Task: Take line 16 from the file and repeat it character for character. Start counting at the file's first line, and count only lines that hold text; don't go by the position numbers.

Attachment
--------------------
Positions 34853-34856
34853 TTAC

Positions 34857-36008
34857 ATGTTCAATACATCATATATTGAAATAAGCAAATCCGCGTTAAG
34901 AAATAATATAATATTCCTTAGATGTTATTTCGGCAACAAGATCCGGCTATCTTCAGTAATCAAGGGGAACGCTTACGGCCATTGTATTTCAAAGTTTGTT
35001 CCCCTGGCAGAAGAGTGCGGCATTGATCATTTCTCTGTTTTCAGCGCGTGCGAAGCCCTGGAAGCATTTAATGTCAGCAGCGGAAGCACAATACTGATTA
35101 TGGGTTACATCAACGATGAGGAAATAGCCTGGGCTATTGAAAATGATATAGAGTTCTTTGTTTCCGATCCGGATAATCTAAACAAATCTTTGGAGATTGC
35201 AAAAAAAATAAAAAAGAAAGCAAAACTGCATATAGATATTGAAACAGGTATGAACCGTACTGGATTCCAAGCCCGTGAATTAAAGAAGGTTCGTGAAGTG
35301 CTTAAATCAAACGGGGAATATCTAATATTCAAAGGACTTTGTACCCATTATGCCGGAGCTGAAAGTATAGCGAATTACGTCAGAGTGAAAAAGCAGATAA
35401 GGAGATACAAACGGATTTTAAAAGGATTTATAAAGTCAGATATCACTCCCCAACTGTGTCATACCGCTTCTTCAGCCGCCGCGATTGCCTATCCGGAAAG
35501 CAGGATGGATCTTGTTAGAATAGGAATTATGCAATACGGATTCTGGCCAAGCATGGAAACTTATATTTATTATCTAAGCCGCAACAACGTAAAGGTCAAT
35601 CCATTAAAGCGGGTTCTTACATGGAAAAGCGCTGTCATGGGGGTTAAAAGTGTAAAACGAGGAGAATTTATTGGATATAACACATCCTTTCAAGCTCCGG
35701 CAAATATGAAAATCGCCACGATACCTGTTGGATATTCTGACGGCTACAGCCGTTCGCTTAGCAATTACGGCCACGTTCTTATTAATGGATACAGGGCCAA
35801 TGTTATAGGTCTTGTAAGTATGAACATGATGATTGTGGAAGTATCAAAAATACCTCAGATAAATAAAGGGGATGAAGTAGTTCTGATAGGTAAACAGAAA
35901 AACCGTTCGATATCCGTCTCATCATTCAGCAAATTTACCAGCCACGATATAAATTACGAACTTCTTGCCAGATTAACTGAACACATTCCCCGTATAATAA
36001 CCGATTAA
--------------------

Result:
36001 CCGATTAA